Telling the Devil, "I have no allusions. I know the life I lived," I find myself always going, "Do you, Henry?" Ameche's dual characters in That Night in Rio were more sexually voracious than this guy, a surprise when you consider how badly Henry feels about his past. By not showing us these supposed affairs, it strengthens the audience's belief that Henry doesn't belong in Hell at all, that he's just a guy who made some mistakes and doesn't need to be eternally crucified for them. The Devil's eventual rejection of him is the screenplay saying, "See? Henry isn't so bad!"

The decision to keep Henry's flirtations away from the viewer's eyes is an interesting one for me because it goes against what I've seen previously in Lubitsch films. In other words: sex. Whether it's Jeannette MacDonald walking around in slinky lingerie or the premise of Design for Living, Lubitsch was a master at showing us sophisticated sex. In comparison, HCW looks almost wholesome. This probably is a result of the Production Code, and I'd have to do further digging to find out if the original screenplay and/or source material were as clean as the final product.

However, perhaps it's also a sign of the director's growth -- instead of giving us elegant playboys, he focuses on an elegant family. There's still a roaming lover at the center of it all, yet this time the love of a good woman isn't at stake, but rather facing one's own mortality and morality. That's not to say you won't find a few risque moments. The one that raised my eyebrows the most comes relatively early in the film, when Henry is sixteen and portrayed by Dickie Moore. The family employs a Frenchwoman as a maid and tutor for Henry, an idea that the boy hates... at first.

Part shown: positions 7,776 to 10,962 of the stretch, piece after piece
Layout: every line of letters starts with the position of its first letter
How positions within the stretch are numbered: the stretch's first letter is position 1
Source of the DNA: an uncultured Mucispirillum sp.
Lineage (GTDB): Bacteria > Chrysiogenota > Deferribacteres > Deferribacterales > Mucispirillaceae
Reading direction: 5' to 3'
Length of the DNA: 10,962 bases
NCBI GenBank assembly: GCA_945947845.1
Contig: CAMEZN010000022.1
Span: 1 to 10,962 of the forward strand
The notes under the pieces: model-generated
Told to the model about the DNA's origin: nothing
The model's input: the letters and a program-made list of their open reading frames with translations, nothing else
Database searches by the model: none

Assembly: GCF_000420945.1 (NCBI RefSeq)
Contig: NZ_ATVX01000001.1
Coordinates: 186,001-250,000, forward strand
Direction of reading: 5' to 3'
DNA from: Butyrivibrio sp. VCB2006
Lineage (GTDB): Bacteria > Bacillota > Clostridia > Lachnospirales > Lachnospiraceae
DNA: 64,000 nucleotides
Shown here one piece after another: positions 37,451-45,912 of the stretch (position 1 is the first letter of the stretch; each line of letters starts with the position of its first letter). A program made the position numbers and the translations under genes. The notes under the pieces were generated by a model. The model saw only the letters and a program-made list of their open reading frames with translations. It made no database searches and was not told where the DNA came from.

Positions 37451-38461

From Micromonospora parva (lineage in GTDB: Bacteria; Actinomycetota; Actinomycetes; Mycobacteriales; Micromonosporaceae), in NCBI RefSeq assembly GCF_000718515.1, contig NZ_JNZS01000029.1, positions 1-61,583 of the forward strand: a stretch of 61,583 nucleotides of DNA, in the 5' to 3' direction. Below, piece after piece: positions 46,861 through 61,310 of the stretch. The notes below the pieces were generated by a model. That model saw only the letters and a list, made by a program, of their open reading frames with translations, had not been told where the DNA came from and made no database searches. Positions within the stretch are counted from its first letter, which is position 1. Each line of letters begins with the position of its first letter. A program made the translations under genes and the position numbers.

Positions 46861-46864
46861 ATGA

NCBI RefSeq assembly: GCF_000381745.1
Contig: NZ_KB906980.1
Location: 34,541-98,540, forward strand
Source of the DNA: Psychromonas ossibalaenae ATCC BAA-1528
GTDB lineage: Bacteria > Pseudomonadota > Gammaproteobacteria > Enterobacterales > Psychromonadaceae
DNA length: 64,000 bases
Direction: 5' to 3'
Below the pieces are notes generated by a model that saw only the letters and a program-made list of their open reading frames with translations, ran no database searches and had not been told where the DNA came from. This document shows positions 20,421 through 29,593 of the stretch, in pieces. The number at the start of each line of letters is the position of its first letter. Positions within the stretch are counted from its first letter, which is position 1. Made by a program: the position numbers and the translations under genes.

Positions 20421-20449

Mademoiselle is probably the biggest person responsible for opening the young Mr. Van Cleve's eyes to the freedom of sex. Panicking that he'll have to marry a girl because he kissed her, Mademoiselle assures Henry that you don't have to marry someone just because of one kiss -- indeed, you can share twenty kisses with her and still not get serious! At one point in their conversation, a brash Henry declares, "I bet you can't guess in a million years what I've got in my pocket!" No, it's not that, although I'm not sure the phallic-looking cigar he's talking about is much better. Some days later, the house is in a tizzy when Henry falls ill, which is actually just his first hangover after a night spent drinking with Mademoiselle, an incident that I'm inferring led to her taking Henry's virginity. That's the raciest that HCW gets, which sounds quite steamy for 1943, but it's really left to the audience's imagination and what vibes they're picking up from the scenes.